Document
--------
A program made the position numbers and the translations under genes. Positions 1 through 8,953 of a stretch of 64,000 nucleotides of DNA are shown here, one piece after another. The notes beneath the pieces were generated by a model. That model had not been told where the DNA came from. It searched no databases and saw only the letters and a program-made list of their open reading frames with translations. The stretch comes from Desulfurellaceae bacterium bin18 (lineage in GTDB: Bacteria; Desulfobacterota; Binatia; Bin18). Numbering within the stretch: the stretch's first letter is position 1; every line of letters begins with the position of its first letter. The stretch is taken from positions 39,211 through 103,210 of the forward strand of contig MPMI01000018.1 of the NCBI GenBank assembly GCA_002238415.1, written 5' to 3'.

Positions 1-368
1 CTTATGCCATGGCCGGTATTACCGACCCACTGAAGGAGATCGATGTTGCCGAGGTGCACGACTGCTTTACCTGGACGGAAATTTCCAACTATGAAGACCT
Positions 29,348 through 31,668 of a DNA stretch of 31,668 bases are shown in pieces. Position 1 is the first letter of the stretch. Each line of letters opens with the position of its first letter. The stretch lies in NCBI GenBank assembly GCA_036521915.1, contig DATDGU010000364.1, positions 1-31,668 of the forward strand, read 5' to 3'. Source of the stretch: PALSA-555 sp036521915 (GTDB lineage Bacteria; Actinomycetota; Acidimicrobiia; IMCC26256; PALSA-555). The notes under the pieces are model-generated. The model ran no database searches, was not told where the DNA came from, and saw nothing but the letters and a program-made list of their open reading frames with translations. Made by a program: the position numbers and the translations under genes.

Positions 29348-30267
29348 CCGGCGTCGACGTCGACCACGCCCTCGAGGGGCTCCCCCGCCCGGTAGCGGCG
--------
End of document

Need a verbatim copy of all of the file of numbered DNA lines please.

A program made the position numbers and the translations under genes. Positions 1 through 8,953 of a stretch of 64,000 nucleotides of DNA are shown here, one piece after another. The notes beneath the pieces were generated by a model. That model had not been told where the DNA came from. It searched no databases and saw only the letters and a program-made list of their open reading frames with translations. The stretch comes from Desulfurellaceae bacterium bin18 (lineage in GTDB: Bacteria; Desulfobacterota; Binatia; Bin18). Numbering within the stretch: the stretch's first letter is position 1; every line of letters begins with the position of its first letter. The stretch is taken from positions 39,211 through 103,210 of the forward strand of contig MPMI01000018.1 of the NCBI GenBank assembly GCA_002238415.1, written 5' to 3'.

Positions 1-368
1 CTTATGCCATGGCCGGTATTACCGACCCACTGAAGGAGATCGATGTTGCCGAGGTGCACGACTGCTTTACCTGGACGGAAATTTCCAACTATGAAGACCT
Positions 29,348 through 31,668 of a DNA stretch of 31,668 bases are shown in pieces. Position 1 is the first letter of the stretch. Each line of letters opens with the position of its first letter. The stretch lies in NCBI GenBank assembly GCA_036521915.1, contig DATDGU010000364.1, positions 1-31,668 of the forward strand, read 5' to 3'. Source of the stretch: PALSA-555 sp036521915 (GTDB lineage Bacteria; Actinomycetota; Acidimicrobiia; IMCC26256; PALSA-555). The notes under the pieces are model-generated. The model ran no database searches, was not told where the DNA came from, and saw nothing but the letters and a program-made list of their open reading frames with translations. Made by a program: the position numbers and the translations under genes.

Positions 29348-30267
29348 CCGGCGTCGACGTCGACCACGCCCTCGAGGGGCTCCCCCGCCCGGTAGCGGCG